Does pubescence increase uptake of nutrient deposition on leaves?

 

Show simple item record

dc.contributor.advisor Cramer, Michael D en_ZA
dc.contributor.author Mendel, Lilyane I J en_ZA
dc.date.accessioned 2017-10-25T08:44:17Z
dc.date.available 2017-10-25T08:44:17Z
dc.date.issued 2009 en_ZA
dc.identifier.citation Mendel, L. 2009. Does pubescence increase uptake of nutrient deposition on leaves?. University of Cape Town. en_ZA
dc.identifier.uri http://hdl.handle.net/11427/25793
dc.description.abstract 1. Leaf hairs have been associated with reducing environmental stress by increasing reflectance and the thickness of the boundary layer, however, such effects are more obvious in species with dense trichome layers. The adaptive functions for species with sparse leaf hair cover, such as in the Cape Proteaceae species of the Cape Floristic Region (CFR), remain unknown. 2. We postulated that leaf hairs of the Proteaceae in the CFR facilitate both nutrient absorption and water retention on the leaf surface. Leaf hair distribution is expected to show a pattern relative to the higher levels of atmospheric nutrients with proximity to the coast. 3. We followed a three pronged approach, this involved (i) evaluating the relationship of leaf pubescence with leaf surface water holding capacity, water uptake and nitrogen absorption from wet deposition for 12 Proteaceae species from the CFR, under controlled conditions; (ii) evaluating the relationship between leaf pubescence and plant height of 39 Proteaceae species from the CFR and (iii) comparing visual scores of pubescence with the relative proximity of the plants to the coast (oceanic index/continentality) of 205 Proteaceae species. 4. There was a positive correlation between leaf pubescence (0 to 8 x 10⁶ m⁻²) and water holding capacity for the 12 experimental Proteaceae species, however, water uptake did not vary with hairiness. ¹⁵NO₃⁻, ¹⁵NH₄⁺ and ¹⁵N-glycine solutions were each independently applied as wet deposition to the 12 experimental Proteaceae species. The uptake of glycine showed a positive correlation with hairiness overall and for Protea, whereas nitrate and ammonium uptake were positively correlated only with hairiness of Leucospermum. 5. Average plant height was positively correlated with leaf hair density of the 39 Proteaceae species. The visual score of pubescence was significantly different for each genus and there was no correlation between leaf pubescence and distance from the coast for the 205 field Proteaceae species. 6. Leaf hairs probably play a role in reducing environmental stresses, however, it is also possible that they play a role in water retention and nutrient absorption. Hairs on leaves vary in arrangement and morphological characteristics, thus they accordingly, probably serve different functions. en_ZA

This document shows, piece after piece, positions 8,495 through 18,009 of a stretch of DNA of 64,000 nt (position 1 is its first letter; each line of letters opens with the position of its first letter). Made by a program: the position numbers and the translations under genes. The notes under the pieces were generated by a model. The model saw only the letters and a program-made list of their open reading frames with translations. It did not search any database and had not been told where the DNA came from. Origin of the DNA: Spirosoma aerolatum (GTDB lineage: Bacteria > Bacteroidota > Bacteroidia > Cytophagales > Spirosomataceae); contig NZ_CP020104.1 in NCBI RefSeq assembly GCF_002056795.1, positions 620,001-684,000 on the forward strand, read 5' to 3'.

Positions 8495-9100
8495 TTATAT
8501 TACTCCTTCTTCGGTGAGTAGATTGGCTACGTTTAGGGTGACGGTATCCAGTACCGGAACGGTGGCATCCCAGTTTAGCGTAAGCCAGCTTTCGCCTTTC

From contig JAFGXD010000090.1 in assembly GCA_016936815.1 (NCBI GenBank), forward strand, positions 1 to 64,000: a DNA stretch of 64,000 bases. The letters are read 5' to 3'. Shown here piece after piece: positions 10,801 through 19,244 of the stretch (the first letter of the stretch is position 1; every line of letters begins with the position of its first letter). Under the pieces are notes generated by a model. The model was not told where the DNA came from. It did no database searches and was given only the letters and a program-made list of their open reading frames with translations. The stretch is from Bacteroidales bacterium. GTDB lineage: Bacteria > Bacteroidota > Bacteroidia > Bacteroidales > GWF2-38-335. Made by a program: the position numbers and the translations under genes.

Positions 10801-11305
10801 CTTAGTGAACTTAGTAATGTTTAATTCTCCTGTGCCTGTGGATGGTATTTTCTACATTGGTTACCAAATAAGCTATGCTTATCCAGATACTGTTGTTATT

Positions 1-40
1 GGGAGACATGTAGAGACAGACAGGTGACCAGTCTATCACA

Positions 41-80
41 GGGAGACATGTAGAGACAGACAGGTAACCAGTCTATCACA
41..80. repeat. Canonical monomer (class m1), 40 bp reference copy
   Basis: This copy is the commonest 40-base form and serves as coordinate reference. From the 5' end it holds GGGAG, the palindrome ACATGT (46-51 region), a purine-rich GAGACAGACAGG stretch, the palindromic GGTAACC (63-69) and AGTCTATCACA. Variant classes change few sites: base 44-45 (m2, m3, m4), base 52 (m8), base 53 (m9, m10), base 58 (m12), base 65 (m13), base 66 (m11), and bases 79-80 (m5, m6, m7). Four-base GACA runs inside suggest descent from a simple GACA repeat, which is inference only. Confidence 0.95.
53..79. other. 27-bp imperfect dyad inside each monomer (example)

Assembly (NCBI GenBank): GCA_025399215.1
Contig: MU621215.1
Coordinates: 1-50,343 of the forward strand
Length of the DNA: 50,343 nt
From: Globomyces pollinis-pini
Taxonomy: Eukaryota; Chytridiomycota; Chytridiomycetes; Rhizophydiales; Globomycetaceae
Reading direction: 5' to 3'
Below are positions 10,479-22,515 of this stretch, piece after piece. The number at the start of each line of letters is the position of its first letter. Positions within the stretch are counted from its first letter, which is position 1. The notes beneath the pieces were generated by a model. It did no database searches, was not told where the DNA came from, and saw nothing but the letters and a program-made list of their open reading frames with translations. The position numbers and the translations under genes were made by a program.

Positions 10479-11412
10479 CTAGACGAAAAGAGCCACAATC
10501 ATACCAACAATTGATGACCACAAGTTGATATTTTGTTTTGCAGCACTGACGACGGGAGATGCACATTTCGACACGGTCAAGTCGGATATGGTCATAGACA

dc.language.iso eng en_ZA
dc.subject.other Botany en_ZA
dc.title Does pubescence increase uptake of nutrient deposition on leaves? en_ZA
dc.type Bachelor Thesis
dc.date.updated 2017-02-21T10:18:35Z
uct.type.publication Research en_ZA
uct.type.resource Thesis en_ZA
dc.publisher.institution University of Cape Town
dc.publisher.faculty Faculty of Science en_ZA
dc.publisher.department Department of Biological Sciences en_ZA
dc.type.qualificationlevel Honours
dc.type.qualificationname BSc (Hons) en_ZA
uct.type.filetype
uct.type.filetype Text
uct.type.filetype Image